Definitions

from The American Heritage® Dictionary of the English Language, 5th Edition.

  • adjective Shy, self-conscious, and awkward in the presence of others.
  • adjective Characterized by, showing, or resulting from shyness, self-consciousness, or awkwardness.

from The Century Dictionary.

  • Wanting in self-possession; fearful; dismayed.
  • Easily put to confusion; modest to excess; diffident; shy; sheepish.
  • Indicative of, accompanied with, or proceeding from bashfulness.
  • Exciting bashfulness or shame.

from the GNU version of the Collaborative International Dictionary of English.

  • adjective obsolete Abashed; daunted; dismayed.
  • adjective Very modest, or modest to excess; constitutionally disposed to shrink from public notice; indicating extreme or excessive modesty; shy.

from Wiktionary, Creative Commons Attribution/Share-Alike License.

  • adjective this sense?) inclined to avoid notice

from WordNet 3.0 Copyright 2006 by Princeton University. All rights reserved.

  • adjective disposed to avoid notice
  • adjective self-consciously timid

Etymologies

from The American Heritage® Dictionary of the English Language, 4th Edition

[From obsolete bash, to abash, be abashed (from Middle English basshen, variant of abaishen, abasshen; see abash) + –ful.]

from Wiktionary, Creative Commons Attribution/Share-Alike License

Aphesis of abashed +‎ -ful (“full of”).

Examples

  • He was roundly congratulated on having salvaged the ship, for in the days before he sailed, the Paragon became known as a bashful but courteous ship, given to few words but occasionally smiling so as to melt anyone's heart.

    Ship Of Magic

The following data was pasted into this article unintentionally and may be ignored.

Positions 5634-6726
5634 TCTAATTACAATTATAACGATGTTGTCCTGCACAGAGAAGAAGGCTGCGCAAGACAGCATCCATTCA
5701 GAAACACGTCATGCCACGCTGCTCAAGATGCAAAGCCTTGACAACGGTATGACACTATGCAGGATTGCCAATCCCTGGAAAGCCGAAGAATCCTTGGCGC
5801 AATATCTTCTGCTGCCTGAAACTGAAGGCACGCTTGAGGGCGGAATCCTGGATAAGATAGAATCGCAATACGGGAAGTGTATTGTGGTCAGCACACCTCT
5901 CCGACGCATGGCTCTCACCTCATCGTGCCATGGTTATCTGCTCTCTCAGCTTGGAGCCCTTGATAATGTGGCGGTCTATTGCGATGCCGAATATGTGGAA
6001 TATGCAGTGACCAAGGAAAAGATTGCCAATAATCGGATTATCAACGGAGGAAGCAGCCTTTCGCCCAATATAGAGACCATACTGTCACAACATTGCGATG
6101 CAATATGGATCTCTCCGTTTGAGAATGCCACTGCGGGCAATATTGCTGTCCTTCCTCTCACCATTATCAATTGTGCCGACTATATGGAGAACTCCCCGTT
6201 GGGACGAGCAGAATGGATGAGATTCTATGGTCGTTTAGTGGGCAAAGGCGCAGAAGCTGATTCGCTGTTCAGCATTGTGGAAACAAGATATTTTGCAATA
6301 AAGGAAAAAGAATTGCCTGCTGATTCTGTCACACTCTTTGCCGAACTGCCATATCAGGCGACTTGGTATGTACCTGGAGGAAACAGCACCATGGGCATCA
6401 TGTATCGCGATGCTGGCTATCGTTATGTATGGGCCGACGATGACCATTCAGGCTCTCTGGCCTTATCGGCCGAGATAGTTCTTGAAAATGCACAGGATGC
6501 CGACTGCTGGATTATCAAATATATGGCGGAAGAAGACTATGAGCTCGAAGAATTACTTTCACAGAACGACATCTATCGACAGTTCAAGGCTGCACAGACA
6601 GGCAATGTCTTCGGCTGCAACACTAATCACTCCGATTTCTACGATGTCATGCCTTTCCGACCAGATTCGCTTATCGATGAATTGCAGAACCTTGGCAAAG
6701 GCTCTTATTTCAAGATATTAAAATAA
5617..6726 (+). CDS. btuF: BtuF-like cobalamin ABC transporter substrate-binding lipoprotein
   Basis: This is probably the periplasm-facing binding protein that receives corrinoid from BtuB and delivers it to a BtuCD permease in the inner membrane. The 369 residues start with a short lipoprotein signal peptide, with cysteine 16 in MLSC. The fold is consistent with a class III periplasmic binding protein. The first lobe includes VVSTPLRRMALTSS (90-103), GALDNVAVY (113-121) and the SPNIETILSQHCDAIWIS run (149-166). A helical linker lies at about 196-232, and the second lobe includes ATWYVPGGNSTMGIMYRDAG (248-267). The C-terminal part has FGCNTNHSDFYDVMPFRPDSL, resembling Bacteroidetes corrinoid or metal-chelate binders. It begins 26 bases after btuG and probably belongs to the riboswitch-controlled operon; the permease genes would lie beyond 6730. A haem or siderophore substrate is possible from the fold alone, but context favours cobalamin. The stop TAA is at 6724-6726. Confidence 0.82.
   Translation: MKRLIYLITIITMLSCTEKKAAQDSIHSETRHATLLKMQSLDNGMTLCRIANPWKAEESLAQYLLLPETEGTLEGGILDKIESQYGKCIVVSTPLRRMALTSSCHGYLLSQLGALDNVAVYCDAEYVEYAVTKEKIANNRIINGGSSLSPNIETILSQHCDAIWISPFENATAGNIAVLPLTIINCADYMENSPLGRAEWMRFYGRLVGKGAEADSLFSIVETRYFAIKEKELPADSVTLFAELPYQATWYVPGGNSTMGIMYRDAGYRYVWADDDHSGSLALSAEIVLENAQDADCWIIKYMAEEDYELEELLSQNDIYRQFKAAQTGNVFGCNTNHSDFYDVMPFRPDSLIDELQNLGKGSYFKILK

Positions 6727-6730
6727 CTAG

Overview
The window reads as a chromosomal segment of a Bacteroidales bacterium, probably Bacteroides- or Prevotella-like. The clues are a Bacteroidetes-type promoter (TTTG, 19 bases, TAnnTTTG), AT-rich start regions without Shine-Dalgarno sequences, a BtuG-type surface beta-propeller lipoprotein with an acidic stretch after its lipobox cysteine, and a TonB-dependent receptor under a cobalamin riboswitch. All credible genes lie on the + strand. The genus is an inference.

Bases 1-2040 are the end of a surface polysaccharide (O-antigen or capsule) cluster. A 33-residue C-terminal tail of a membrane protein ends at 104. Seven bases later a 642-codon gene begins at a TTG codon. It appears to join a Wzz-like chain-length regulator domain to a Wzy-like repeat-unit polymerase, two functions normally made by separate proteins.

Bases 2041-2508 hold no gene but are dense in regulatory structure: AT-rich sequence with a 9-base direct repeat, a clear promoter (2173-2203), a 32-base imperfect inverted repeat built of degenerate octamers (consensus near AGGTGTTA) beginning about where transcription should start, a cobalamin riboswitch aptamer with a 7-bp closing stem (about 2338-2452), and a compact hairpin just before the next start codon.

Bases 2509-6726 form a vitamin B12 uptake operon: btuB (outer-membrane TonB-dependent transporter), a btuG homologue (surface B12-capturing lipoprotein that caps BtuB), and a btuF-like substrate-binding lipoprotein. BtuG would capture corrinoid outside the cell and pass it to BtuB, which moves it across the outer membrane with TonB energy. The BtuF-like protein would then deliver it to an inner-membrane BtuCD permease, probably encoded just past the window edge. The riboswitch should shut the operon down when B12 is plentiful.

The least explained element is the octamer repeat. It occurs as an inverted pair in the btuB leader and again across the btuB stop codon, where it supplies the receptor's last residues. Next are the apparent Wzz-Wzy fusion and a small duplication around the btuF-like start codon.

• To her father's disgust she bought them both, and presented them to two wide-eyed children who in bashful fascination were dogging their footsteps.

    Jerry Junior

  • The others called the bashful, baby-faced Talib "The Doctor."

    Pat Dollard | Young Americans

  • The others called the bashful, baby-faced Talib "The Doctor."

    The Torch

  • "Now over here, folks, we have a formation called the bashful elephant."

    The Time of the Transference

  • But wisdom makes men bashful, which is the reason that those wise men have so little to do, unless it be with poverty, hunger, and chimney corners; that they live such neglected, unknown, and hated lives: whereas fools abound in money, have the chief commands in the commonwealth, and in a word, flourish every way.

    In Praise of Folly

  • After supper that evening, Uncle Kit suggested that we visit the emigrant camp and see the ladies, which did not altogether meet with my approval, but rather than be called bashful, I went along with the crowd.

    Thirty-One Years on the Plains and In the Mountains

  • Lord George professed that he had observed the same thing; but then, as he whispered into Mr. Nappie's ear, Mr. Greystock was particularly known as a bashful man.

    The Eustace Diamonds

  • After supper that evening, Uncle Kit suggested that we visit the emigrant camp and see the ladies, which did not altogether meet with my approval, but rather than be called bashful, I went along with the crowd.

    Thirty-One Years on the Plains and in the Mountains, Or, the Last Voice from the Plains

  • Lord George professed that he had observed the same thing; but then, as he whispered into Mr. Nappie's ear, Mr. Greystock was particularly known as a bashful man.

    The Eustace Diamonds

Comments

New comments are temporarily disabled while we update our database.

  • "Sure you mistake, papa! A French dancing-master could never have taught him that timid look—that awkward address—that bashful manner—"

    Goldsmith, She Stoops, III

    January 11, 2007

  • a pleasing conjunction of 'sh' and 'f', see also wishful; and I also like the contrast between the definition and the connotations of 'bash'

    September 23, 2008